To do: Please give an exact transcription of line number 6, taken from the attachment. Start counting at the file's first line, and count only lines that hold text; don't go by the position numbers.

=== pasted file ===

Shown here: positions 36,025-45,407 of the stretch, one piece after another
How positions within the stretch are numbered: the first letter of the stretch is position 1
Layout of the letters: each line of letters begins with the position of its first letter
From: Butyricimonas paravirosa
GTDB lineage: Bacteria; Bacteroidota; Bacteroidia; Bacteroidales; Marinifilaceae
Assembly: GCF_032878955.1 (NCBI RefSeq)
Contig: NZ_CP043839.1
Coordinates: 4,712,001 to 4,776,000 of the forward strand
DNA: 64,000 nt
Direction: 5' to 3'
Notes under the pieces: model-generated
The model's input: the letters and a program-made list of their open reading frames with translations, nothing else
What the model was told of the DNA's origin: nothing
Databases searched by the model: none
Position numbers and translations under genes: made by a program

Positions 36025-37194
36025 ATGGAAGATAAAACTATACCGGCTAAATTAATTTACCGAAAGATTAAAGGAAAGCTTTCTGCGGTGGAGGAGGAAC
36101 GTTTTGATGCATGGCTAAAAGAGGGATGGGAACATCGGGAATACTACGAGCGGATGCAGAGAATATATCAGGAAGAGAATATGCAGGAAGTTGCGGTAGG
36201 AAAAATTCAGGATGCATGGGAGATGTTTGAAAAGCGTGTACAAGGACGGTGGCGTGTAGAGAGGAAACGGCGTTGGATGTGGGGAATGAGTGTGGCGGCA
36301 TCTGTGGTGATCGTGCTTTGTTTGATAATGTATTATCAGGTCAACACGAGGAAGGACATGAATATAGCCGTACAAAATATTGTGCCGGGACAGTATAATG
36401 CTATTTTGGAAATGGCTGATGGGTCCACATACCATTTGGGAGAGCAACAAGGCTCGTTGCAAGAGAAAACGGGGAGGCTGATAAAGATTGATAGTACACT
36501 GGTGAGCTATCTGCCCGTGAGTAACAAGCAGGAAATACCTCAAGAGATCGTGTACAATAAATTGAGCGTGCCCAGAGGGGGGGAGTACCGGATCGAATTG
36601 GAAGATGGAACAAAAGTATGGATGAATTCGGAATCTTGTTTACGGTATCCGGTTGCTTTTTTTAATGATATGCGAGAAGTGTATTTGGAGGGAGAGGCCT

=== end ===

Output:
Assembly: GCF_032878955.1 (NCBI RefSeq)